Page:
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Court Rejects CEQA Challenge to GHG and Water Analysis in Addendum to 1994 EIR

In Citizens for Responsible Equitable Environmental Development (CREED) v. City of San Diego, the Court upheld the use of an Addendum to a 1994 environmental impact report (EIR) to approve a revised Project.  The Court rejected two challenges: (1) that the Addendum failed to include an analysis of the impacts of greenhouse gases which was not addressed in the 1994 EIR; and (2) that the City improperly incorporated and approved a water supply assessment (WSA) as part of the Addendum.  The challenges were rejected on the merits as well as for the failure to exhaust administrative remedies.  The Court ruled that once an EIR is certified, the standards for requiring supplemental environmental review under CEQA are narrow and the challenger has the burden of proof to show additional review is required.

On GHG impacts, the City argued that an analysis of GHG impacts was not required because it was not new information that could not have been known at the time the EIR was certified in 1994.  The City presented evidence that the potential impacts of GHGs on climate change were known as early as the 1970s.  The Court agreed that this impact did not meet the CEQA standard for supplemental environmental review.  GHG impacts could have been raised in 1994 when the City considered the EIR.  CEQA’s policies in favor of finality come into play once an EIR has been certified, and the presumption of completeness and adequacy favor the agency.  The Court also rejected the argument because CREED did not exhaust their administrative remedies on the issue.  The Court ruled that “general, unelaborated objections” to the environmental review contained in CREED’s letter to the City Council did not satisfy the exhaustion requirement.  The fact that CREED submitted a DVD of materials discussing GHG impacts on climate that were not explained or discussed in the letter did not provide the agency with an adequate opportunity to understand and respond to the objection.  The Court’s analysis of the exhaustion requirement may give agencies some basis for dealing with “late hits” or “document dumps” at hearings which is a common and frustrating tactic of project opponents.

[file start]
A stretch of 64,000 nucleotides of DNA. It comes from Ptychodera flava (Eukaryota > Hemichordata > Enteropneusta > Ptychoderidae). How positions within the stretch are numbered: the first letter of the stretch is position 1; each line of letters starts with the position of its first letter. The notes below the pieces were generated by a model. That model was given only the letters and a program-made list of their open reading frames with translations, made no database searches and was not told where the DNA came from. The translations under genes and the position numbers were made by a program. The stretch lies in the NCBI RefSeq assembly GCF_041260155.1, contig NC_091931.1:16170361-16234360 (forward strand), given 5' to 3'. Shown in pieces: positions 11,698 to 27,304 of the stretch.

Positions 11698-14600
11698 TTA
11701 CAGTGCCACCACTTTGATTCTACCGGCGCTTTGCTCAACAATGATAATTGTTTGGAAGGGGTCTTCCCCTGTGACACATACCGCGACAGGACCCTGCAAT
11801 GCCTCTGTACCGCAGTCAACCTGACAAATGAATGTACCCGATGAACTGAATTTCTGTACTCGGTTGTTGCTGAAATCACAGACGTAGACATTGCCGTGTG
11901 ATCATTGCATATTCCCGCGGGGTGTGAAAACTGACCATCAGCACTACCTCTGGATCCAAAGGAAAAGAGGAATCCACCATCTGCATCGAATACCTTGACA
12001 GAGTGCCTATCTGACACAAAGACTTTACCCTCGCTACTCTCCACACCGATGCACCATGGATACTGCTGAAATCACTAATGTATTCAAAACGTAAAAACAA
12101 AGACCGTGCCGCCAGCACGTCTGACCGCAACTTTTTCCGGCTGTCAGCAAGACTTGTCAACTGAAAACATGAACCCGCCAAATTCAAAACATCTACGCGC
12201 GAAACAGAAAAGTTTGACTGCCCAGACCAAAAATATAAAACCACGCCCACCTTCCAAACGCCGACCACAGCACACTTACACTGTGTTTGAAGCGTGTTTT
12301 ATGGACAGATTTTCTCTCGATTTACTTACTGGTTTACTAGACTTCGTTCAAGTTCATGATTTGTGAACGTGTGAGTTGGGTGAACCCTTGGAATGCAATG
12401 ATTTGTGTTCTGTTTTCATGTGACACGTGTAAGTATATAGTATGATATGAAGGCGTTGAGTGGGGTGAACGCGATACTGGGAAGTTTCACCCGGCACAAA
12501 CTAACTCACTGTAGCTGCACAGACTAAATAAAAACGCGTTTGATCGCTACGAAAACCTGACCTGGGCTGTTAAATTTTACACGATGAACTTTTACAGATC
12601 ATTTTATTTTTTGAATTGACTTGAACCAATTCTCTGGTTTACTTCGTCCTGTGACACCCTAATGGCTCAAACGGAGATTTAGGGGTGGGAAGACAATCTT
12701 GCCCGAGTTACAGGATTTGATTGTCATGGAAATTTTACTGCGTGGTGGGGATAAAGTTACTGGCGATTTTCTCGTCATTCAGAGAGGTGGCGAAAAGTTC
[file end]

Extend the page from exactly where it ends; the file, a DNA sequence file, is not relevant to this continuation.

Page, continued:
On the WSA challenges, the Court ruled that the City properly incorporated the WSA into the Addendum.  Also, although the record was not clear on whether the City had formally approved the WSA as part of the Addendum, the Court said that any doubts should be resolved in the agency’s favor since setting aside the action would clearly be an exercise of form over substance.   The Court found that the City considered and approved the WSA as part of the Addendum and the public had notice of this procedure.

Overall, the case provides strong support for reliance on already certified EIRs in future project approvals despite the passage of time.  It emphasizes that once an EIR is certified, challengers have a high burden to show that further environmental review is required.  In particular, an addendum to an “old” EIRs without a GHG analysis may be upheld based on a finding that GHGs is not new information requiring further environmental review under CEQA.  In addition, agencies may raise a failure to exhaust administrative remedies in court to generalized, “late hit” objections where the opponent does not provide specific information in a form that the agency has an adequate opportunity to evaluate and respond to before making a decision.